Meetings really have a bad image. It’s not surprising since often they are too long, there’s no clear plan, too many people are invited and they dominate our work schedules. “Too many meetings” was the No. 1 time-waster at the office, cited by 47% of 3,164 workers in a recent Salary.com study. Research shows that most businesspeople spend the equivalent of one day per week in meetings and CEOs spend up to 60% of their time in meetings. In my travels, I think this is understated.
Aren’t meetings supposed to be a meaningful conversation between a few people to get something done, make a decision or create a new idea? Conversations on teaming, collaboration and brainstorming all bring enthusiasm, but when you talk about the “meeting” where this brilliance happens, the story changes. Maybe meetings need some rebranding help. Or maybe the people who lead and participate in the meetings are to blame.
I recently contributed to a Wall Street Journal article that identified the meeting killers, such as the naysayer, the dominator or the rambler. These characters definitely have to be reckoned with, yet we can be our own worst enemy.
If you are using any of these techniques, you are probably hosting bad meetings:
1. Not sure the meeting is needed, but you have it anyway. The pre-programmed meeting is the worst culprit. Someone set it up as a monthly meeting last year and there it is on your calendar. You have no obvious decision or action to take, but it might look bad to cancel so you soldier on.
2. Have a meeting when a short conversation between two people is enough. Not every issue requires a group discussion or decision. If Allison and Rob can talk for 15 minutes and reach a decision, then make that happen and tell them you want to be the first to know.
3. Invite anyone who is remotely involved. Many meetings are sunk by “let’s include John—he’s been involved in this” or “Karen may be able to add something.” As the invite list gets longer, the likelihood of frank, open discussion gets smaller. Ask the decision makers and only those who need to be there. Give the uninvited the gift of time.
4. Have no agenda. This is a great way to create a ‘free for all’ as everyone resorts to their own personal agendas. Think about it ahead of time, not as you are walking in or dialing the number. Know the steps to get to your outcome and tell everyone what they are. Then, it’s a lot easier when you tell the group that ‘while that is a fascinating topic, it will have to wait for another day.’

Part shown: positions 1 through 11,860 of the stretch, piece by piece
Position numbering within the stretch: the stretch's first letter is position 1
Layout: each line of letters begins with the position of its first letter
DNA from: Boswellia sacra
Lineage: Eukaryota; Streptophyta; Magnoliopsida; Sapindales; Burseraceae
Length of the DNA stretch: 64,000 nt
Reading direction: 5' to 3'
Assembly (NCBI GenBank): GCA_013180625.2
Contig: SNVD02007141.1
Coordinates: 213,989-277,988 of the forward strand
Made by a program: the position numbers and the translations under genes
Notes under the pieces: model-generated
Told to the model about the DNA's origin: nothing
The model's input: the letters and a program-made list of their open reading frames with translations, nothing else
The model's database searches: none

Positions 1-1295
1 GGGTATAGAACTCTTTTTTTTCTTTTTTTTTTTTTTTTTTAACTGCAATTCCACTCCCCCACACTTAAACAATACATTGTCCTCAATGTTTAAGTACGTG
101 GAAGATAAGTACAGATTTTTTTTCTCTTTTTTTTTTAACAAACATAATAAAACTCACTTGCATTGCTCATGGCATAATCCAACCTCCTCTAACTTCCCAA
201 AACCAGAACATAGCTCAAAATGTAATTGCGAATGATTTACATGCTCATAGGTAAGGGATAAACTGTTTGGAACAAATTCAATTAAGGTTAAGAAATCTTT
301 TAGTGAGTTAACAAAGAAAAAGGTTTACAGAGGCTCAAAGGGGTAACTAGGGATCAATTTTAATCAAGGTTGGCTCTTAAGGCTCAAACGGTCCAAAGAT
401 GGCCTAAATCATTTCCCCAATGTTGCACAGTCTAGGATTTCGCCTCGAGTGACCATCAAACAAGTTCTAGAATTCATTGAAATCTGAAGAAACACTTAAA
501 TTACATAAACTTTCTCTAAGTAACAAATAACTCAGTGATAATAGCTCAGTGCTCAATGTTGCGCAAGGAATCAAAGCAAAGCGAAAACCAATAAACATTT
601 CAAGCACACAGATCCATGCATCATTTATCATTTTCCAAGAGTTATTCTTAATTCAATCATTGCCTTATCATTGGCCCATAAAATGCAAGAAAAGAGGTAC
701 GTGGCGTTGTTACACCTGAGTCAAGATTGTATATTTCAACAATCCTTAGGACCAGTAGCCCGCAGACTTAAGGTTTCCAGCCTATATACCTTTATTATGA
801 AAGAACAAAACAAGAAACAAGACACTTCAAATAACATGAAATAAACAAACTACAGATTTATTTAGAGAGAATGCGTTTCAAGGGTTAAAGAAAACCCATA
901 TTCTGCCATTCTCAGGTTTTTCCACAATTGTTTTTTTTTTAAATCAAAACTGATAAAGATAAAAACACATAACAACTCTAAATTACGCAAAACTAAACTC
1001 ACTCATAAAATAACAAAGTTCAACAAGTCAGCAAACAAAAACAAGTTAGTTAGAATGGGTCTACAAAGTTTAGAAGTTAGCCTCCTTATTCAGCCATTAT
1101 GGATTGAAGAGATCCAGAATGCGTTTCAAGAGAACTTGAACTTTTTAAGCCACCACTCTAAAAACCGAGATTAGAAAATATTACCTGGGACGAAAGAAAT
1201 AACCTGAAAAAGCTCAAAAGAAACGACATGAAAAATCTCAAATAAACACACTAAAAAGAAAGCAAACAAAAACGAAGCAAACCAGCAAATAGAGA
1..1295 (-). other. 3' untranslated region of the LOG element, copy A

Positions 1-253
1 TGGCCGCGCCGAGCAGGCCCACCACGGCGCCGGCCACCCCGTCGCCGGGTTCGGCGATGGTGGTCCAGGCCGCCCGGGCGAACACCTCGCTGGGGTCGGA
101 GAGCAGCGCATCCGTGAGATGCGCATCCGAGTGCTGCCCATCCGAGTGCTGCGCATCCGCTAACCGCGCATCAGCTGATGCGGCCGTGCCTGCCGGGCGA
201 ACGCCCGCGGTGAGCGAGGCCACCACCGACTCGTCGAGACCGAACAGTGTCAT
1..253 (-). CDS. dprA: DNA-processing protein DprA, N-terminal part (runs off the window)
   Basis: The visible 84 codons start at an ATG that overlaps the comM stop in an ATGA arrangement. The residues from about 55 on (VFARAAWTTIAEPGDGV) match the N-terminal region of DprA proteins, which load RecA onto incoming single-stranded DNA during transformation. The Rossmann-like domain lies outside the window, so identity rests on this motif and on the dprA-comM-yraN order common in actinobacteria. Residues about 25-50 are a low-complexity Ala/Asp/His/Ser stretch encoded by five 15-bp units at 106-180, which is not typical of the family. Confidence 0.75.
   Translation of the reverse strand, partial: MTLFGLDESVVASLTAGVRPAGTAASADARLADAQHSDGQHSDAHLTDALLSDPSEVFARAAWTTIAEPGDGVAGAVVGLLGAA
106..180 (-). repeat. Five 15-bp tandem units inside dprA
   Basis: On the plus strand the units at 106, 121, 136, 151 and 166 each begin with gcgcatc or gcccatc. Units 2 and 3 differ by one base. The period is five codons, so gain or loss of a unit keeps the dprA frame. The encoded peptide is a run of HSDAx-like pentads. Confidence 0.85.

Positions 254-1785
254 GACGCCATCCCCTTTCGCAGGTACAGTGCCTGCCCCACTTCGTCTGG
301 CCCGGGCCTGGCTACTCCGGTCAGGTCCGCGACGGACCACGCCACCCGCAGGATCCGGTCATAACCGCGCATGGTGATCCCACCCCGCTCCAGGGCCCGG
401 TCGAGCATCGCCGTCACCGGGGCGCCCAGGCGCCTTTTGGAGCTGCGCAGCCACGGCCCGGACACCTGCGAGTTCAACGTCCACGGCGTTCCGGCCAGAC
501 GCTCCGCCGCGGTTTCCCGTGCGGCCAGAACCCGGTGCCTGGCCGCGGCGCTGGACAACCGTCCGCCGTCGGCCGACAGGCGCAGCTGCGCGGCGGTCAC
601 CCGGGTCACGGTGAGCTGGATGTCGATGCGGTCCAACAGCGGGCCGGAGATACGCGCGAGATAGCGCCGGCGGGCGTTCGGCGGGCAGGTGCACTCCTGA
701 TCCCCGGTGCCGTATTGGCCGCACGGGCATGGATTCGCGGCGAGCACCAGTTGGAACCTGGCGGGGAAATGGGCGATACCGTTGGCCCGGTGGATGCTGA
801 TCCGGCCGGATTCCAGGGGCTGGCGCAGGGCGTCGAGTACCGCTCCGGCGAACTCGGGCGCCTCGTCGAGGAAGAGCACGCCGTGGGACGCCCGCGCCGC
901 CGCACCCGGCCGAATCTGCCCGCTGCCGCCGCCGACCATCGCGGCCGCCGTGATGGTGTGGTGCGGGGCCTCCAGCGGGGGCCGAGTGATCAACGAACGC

5. Have no one responsible for facilitating the meeting. This can be you or ask someone to play this role. Even if you know the three topics to cover, if no one is keeping the group on track and managing the clock, the chances of you just covering one of three skyrockets. And this esteemed facilitator makes sure that the agreed actions and owners are confirmed at the end.
6. Spend your first 15 minutes accommodating your late arrivers. This is the true time waster of waiting and waiting until more people arrive or get on the call. “We’ll wait just a few more minutes for people to arrive.” Or every time a new person joins (late) replaying what the people who got there on time have already heard. Regardless of the reason for someone arriving late, don’t let their delay move from their problem to the group’s problem. Also, this trains everyone to arrive late because you can be.
7. Look the other way on multitasking. If everyone in your meeting has their laptops open doing other work while half listening to the discussion, you’ve got a problem. They don’t see the meeting as critical, they don’t respect you and/or the group will revisit topics multiple times to accommodate those getting every third word. If you are in person or on teleconference, ask for some attention for a more effective—and faster—meeting if everyone stays in the game.
You know you’ll have enough challenges with the personalities in attendance, changing business priorities and conflicts with other events, so do your part. You, too, can learn how to conduct a great meeting—but please make it quick.
Patti Johnson is a career and workplace expert and the CEO of PeopleResults, a change and human resources consulting firm she founded in 2004. Previously, she was a senior executive at Accenture and has been recently featured as an expert in The Wall Street Journal, The New York Times, NBC, Money Magazine and Working Mother. Patti is also an instructor for SMU Executive Education and a keynote speaker on “Leading Change.” Her first book, Make Waves: Be the One to Start Change at Work & in Life, hit shelves in May 2014. Visit her website at PattiBJohnson.com.